Self-management interventions to improve skin care for pressure ulcer prevention in people with spinal cord injuries: a systematic review protocol

Description
Title: Self-management interventions to improve skin care for pressure ulcer prevention in people with spinal cord injuries: a systematic review protocol
Authors: Baron, Justine
Swaine, Jillian
Presseau, J.
Aspinall, Arlene
Jaglal, Susan
White, Barry
Wolfe, Dalton
Grimshaw, Jeremy
Date: 2016-09-06
Abstract: Abstract Background Pressure ulcers are a serious, common, lifelong, and costly secondary complication of spinal cord injury (SCI). Community-dwelling people with a SCI can prevent them with appropriate skin care (i.e. pressure relieving activities, skin checks). Adherence to skin care remains suboptimal however, and self-management interventions that focus on improving this have been designed. Little is known on their content, effectiveness, or theoretical basis. The aim of the proposed systematic review is to synthesize the literature on self-management interventions to improve skin care in people with a SCI. Specific objectives are to describe these interventions in relation to their content, effectiveness, theory base, and adherence to reporting guidelines for intervention description. Methods The search strategy will combine an electronic search of nine bibliographic databases (MEDLINE, Embase, PsycInfo, CENTRAL, CINAHL, Rehabdata, CIRRIE, PEDro, ERIC) and two trial registers with a manual search of relevant reference lists. Predefined eligibility criteria will be applied in a two-phase selection process involving title and abstract screening, followed by full-text screening. A data extraction spreadsheet will be applied to included papers. Intervention content will be coded using two taxonomies (behaviour change taxonomy; PRISMS self-management support taxonomy). A validated tool (Theory Coding Scheme) and the Template for Intervention Description and Replication (TIDieR) will be used to examine theoretical basis and assess adherence to reporting guidelines for intervention description. A small number of heterogeneous studies are likely to be included in this review therefore a narrative synthesis is planned. Discussion This systematic review will help identify the gaps and priorities to guide future research activities in this area. Systematic review registration PROSPERO CRD42016033191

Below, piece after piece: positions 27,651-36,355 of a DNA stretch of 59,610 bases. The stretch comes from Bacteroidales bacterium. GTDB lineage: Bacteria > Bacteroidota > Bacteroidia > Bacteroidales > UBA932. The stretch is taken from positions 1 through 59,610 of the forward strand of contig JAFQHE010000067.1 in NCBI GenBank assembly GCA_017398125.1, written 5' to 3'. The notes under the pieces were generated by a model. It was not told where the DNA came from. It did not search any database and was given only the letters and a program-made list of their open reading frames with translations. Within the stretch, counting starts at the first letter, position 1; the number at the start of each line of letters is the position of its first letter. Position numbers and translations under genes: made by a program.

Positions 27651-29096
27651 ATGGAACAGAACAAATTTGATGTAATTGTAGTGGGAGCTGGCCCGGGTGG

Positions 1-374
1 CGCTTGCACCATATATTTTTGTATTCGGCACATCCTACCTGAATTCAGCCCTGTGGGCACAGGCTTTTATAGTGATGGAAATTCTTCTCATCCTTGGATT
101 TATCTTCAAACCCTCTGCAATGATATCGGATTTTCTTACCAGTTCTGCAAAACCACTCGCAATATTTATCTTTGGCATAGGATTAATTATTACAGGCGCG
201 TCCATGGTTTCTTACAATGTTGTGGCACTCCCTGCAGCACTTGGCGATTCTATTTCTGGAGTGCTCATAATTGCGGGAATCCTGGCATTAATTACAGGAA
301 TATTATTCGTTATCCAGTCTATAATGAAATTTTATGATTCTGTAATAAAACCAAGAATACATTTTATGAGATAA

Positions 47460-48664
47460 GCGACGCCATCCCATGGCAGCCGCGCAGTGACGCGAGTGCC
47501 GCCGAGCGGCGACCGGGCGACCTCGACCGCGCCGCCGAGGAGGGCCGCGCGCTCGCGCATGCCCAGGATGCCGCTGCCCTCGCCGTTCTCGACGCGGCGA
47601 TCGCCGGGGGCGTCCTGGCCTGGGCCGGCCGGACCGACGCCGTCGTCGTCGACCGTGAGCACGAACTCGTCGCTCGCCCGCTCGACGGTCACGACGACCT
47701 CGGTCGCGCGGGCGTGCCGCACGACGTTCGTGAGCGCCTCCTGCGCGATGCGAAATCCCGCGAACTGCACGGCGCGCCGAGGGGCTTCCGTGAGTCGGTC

URL: http://dx.doi.org/10.1186/s13643-016-0323-4
http://hdl.handle.net/10393/35446
CollectionLibre acc├Ęs - Publications // Open Access - Publications
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